1978. I still wore flared trousers while everyone else had graduated to skinny bottoms. I had just entered my teens and my soundtrack was Kraftwerk rather than the racket of punk.
‘We are the robots, do do do doo,’ I’d sing, arms jerking in a robotic dance, while the music blared from the family stereo. Back then, robots were definitely ‘of the future’. And the wave of new tech that has since transformed our lives with giant leaps in automation, robotics, computing and communications technology was barely taking shape.
Today many would describe automation as a tsunami. The pace of change is accelerating, affecting our jobs, privacy, notions of governance and, increasingly, promising a rigid technocratic future. At times, it seems like technology itself will dictate how we live, rather than playing a subordinate, enabling role. ‘We are the robots’ becomes a bitterly ironic refrain.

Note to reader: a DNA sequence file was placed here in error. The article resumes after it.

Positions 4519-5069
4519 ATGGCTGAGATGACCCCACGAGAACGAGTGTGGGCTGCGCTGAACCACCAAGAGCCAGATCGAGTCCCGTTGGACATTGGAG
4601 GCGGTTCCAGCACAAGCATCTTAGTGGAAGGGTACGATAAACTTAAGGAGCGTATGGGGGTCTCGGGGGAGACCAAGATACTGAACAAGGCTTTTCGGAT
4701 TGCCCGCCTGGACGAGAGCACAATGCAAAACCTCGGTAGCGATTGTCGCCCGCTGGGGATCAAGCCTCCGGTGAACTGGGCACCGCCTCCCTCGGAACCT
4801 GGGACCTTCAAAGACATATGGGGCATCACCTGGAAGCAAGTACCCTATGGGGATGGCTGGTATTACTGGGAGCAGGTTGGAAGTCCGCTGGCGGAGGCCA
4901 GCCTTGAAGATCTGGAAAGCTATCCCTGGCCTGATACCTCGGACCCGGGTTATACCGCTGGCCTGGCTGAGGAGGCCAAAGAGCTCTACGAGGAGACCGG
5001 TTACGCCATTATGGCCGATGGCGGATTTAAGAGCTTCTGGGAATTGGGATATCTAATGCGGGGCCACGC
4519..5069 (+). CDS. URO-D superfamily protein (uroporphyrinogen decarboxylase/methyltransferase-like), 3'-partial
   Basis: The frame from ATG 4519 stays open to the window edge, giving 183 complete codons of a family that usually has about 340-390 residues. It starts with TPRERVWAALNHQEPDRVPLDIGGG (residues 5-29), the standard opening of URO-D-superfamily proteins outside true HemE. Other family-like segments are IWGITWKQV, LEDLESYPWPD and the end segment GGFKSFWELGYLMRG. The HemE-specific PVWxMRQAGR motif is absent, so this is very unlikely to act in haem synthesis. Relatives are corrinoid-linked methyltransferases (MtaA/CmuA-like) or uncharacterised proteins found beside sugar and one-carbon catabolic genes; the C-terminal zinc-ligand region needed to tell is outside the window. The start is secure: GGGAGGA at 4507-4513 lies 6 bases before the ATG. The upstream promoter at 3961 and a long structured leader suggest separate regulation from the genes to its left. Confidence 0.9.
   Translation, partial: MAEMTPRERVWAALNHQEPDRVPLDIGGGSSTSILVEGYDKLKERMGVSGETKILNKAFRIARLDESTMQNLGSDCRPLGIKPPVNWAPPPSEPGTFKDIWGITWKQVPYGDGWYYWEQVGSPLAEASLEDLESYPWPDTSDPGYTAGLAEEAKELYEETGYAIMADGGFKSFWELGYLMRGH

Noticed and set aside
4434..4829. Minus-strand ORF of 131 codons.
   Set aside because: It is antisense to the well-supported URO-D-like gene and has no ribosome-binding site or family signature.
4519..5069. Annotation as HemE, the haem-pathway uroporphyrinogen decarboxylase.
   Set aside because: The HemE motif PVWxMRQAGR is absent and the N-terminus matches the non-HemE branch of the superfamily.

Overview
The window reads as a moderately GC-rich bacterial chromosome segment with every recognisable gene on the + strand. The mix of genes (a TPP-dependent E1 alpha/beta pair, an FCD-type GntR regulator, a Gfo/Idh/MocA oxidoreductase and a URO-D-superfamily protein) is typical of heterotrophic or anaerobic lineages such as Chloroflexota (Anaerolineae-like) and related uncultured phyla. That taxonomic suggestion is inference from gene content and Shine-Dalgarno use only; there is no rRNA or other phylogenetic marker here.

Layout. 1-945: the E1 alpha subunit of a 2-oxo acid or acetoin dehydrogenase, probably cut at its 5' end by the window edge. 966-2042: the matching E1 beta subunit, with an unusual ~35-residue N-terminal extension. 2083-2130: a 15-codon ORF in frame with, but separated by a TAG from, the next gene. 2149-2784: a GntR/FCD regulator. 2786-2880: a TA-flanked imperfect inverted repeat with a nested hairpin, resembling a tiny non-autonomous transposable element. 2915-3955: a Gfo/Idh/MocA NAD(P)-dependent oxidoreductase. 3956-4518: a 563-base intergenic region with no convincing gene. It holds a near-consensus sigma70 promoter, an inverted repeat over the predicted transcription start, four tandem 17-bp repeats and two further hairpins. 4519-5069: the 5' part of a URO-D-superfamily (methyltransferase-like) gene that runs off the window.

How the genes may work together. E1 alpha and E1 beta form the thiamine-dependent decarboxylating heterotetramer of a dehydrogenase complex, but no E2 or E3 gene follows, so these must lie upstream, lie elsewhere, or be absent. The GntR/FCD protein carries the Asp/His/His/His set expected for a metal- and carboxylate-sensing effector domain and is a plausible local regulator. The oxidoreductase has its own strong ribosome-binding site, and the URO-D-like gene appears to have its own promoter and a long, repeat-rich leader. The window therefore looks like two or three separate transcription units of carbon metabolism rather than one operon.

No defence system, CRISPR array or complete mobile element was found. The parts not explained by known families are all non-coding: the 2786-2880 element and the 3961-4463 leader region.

At such times it is useful to remind ourselves that it is not the tech that is at fault but the motives of those who jostle to control it. And when it is corporate players setting the agenda, that means we have a serious fight on our hands.
Other features in this edition highlight some of the struggles that make us human – whether that be patients bending the rules to access drugs, exploited migrant workers rising up in Lebanon, or a savvy Rastafarian lawyer leading the charge for cannabis freedom.
Dinyar Godrej for the New Internationalist co-operative.
Technology is changing society at breakneck speed but considerations of human impacts lag far behind. Dinyar Godrej sketches out some of the key political battles ahead.
We are always at the threshold of the future. But whereas in the past, the path beyond seemed like a gradient, with a horizon that one might dimly view, today it seems to resemble a graph of seismic activity. Our threshold is a brink.
The main reason for this altered future landscape is often given as the breakneck acceleration of technology. While previous technological revolutions occurred over millennia (farming) or centuries (industrialization), comparable breakthroughs today happen in a...
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